I’ve been waiting on moving into a new house and I’ve been away from the internet. In the meantime I’ve been thinking about 4e. The problem I’m running into with the writing is while everything is intended to be modular, everything is so integrated that it’s hard to explain one concept without having to explain all the rules for five other concepts just for it to make some sense.

I realized that the central metaphor for how to explain the game is broken. Often the mechanics of a game are called an engine and that’s what was tripping me up.

An engine has a reoccurring cycle and that makes sense up to a point. In general, play occurs in a cycle of turns, with players carrying out their own cyclic input.

Except not everything is cyclic. Not everything is used on every turn. There are plenty of optional rules that can be employed. So there’s an engine, but a lot of the rules aren’t always needed. The better metaphor for these are tools. You have to know why you might need a tool and where it works or doesn’t.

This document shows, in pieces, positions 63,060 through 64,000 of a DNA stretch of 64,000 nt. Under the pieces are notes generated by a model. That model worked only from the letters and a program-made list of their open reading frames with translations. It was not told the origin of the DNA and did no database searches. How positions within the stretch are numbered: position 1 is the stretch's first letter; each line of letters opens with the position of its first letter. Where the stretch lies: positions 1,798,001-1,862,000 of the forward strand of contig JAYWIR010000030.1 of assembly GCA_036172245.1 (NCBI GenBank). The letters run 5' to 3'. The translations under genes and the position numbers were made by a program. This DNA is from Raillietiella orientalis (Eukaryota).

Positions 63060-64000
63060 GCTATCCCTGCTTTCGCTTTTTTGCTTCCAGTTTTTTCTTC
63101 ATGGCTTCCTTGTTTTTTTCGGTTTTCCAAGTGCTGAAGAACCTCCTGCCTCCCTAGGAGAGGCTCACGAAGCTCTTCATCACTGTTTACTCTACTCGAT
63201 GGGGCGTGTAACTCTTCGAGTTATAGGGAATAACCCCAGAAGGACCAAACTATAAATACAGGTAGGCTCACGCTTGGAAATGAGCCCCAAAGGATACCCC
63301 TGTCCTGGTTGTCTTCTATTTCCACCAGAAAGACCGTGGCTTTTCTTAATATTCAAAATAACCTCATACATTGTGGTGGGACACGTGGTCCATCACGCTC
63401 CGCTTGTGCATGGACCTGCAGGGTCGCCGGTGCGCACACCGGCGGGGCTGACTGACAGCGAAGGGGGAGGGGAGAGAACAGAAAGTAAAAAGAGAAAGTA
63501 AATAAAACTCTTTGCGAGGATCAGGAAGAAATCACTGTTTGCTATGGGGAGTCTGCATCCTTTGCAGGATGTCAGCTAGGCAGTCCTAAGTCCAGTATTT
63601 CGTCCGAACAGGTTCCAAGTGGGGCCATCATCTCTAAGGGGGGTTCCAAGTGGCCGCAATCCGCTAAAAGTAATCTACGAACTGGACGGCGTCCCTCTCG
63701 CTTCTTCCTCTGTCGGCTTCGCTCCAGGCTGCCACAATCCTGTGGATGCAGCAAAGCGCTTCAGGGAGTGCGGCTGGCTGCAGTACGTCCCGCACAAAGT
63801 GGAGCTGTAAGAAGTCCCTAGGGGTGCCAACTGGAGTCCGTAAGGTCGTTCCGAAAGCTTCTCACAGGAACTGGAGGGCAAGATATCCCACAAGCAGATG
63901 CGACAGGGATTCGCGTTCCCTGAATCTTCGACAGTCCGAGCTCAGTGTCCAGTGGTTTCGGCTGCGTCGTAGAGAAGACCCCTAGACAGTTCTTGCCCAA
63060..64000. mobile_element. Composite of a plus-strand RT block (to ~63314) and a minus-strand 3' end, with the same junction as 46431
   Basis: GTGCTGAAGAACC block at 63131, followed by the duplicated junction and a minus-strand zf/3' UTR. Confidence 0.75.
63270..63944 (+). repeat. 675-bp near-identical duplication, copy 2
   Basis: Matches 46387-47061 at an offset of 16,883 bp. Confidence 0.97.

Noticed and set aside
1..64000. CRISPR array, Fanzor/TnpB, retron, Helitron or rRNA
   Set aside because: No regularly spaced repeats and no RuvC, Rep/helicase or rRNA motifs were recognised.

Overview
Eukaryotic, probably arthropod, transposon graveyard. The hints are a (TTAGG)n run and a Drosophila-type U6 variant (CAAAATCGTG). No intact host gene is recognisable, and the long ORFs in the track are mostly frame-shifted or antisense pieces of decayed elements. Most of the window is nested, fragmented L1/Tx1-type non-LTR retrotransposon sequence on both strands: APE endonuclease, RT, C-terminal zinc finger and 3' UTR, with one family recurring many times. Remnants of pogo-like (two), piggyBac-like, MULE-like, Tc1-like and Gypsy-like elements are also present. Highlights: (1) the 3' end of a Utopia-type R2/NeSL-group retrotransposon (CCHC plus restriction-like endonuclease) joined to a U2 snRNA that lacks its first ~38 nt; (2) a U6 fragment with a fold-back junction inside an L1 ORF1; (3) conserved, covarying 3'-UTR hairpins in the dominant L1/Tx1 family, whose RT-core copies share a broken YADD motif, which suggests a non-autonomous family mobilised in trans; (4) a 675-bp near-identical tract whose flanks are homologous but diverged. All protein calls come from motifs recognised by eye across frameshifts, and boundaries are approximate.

I used to call that an optional rule but that implies that you could ignore it without impacting the game. It’s intuitive that a tool has a specific effect.

The surprising part is that nearly everything that I started out being part of the game “engine” really turns out to be a tool, useful only in certain situations. Even something normally considered a “core part” of an engine like initiative is really only a tool, useful in specific situations. Even something as basic as an attribute is a tool. They’re a very useful tool but there are plenty of times they aren’t needed.

So now I’m going to have to re-write the rules section and create a new chapter in the book… Tools.

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